Some of the objections I have come across against pets in buildings is they scratch floors, chew carpets and sometimes have “accidents” on carpets or wooden floors. My personal experience is that this is rare.
The NCAT decision of Harriet McCormick & Michael McGuiness and Owners Corporation SP 2371 case involved a successful application by tenants to keep a small dog. By-law 16 provided:-
1. “subject to section 49(4) (of the Strata Schemes Management Act 1996) an owner or occupier of a lot must not without the approval in writing of the owners corporation, keep any animal on the lot or on common property.
2. The owners corporation must not unreasonably withhold its approval of the keeping of an animal on a lot or the common property.”
In compliance with a request for information, the tenants provided details relating to the dog including that it would be a puppy and be trained and that they had previous experience as pet owners and the puppy would not be left alone for extended periods.
The application to keep the pet was made in late January 2018 and in late March 2018, the scheme added Special By-law 12 which read as follows;
“You must not keep any animals on common property OR within lots. This includes, but is not limited to cats, dogs, guinea pigs, hamsters and birds.”
In early April the tenants were informed their application was refused for, amongst other reasons, “legitimate concerns.” The owners corporation declined mediation and the tenants brought their application to NCAT. The passing of the By-law in March, after the tenants application, was taken into account when the Tribunal made its finding. Without saying as much, the Tribunal must have regarded this as an 11th hour attempt to circumvent By-law 16, which was more broad. In any event, the subsequent by-law, because it followed the application, could not have retrospective effect.
The tenants’ submission was basically that they were prepared to agree to reasonable conditions but that the owners corporation had unreasonably withheld its consent. The owners corporation relied on the terms of By-Law 12 and if the terms of the By-law did not apply the consent had not been unreasonably withheld.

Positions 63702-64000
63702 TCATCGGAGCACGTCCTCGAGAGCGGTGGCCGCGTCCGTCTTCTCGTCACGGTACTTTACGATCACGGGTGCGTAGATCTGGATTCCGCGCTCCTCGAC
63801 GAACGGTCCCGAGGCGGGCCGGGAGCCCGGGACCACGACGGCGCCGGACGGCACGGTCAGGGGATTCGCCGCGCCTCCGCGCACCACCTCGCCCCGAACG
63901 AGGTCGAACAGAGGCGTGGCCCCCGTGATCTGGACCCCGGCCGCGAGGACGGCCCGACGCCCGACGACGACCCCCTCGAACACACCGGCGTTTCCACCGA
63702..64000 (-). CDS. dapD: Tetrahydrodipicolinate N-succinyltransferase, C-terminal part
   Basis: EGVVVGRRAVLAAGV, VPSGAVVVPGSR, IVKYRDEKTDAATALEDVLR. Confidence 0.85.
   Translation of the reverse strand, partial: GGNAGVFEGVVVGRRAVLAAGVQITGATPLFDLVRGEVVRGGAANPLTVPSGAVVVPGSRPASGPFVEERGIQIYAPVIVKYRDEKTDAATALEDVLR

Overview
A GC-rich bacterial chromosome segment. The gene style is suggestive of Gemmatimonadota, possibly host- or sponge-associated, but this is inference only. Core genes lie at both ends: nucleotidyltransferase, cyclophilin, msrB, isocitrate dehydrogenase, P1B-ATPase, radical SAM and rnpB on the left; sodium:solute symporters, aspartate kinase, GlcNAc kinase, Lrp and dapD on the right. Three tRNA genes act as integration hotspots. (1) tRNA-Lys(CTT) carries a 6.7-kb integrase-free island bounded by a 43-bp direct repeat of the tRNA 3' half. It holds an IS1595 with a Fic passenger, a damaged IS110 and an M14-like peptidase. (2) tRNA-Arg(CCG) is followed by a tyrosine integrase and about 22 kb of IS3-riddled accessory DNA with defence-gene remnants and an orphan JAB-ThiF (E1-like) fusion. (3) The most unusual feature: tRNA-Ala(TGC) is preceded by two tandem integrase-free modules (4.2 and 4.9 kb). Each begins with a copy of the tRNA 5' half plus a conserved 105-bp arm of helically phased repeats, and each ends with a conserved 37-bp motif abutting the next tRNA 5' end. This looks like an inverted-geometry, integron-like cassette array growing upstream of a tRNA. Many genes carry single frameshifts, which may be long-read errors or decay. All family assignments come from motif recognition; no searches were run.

The tenants argued the new By-law provided for a blanket prohibition and there were other owners who had prior approval to keep cats.
Section 157 provides NCAT the power to make orders relating to the keeping of an animal on common property. The section also provides that the Tribunal must not make an order unless it is satisfied:
1. The by-laws permit the keeping of an animal with the approval of the owners corporation and that consent cannot be unreasonably withheld; and
2. The owners corporation has unreasonably withheld its consent.
The test applied to whether consent has been unreasonably withheld is objective i.e. the test requires the existence of facts and circumstances, which is sufficient to induce that the state of mind in a reasonable person.
The Tribunal cited the case of Richardson v The Owners Corporation- Strata Plan No 56695  NSWCTTT 928 which dealt with the repealed Strata Schemes Management Act 1996.
Reasonableness requires “sound judgement and good sense…the decision cannot be made on purely emotive and capricious grounds.”
The tribunal also referred to Kelly v The Owners Corporation – Strata Plan No 5044  NSWCTTT 54 at .
The applicants seeking consent bear the onus on the balance of probabilities for making a case pursuant section 157.
A little of what we learn does us good.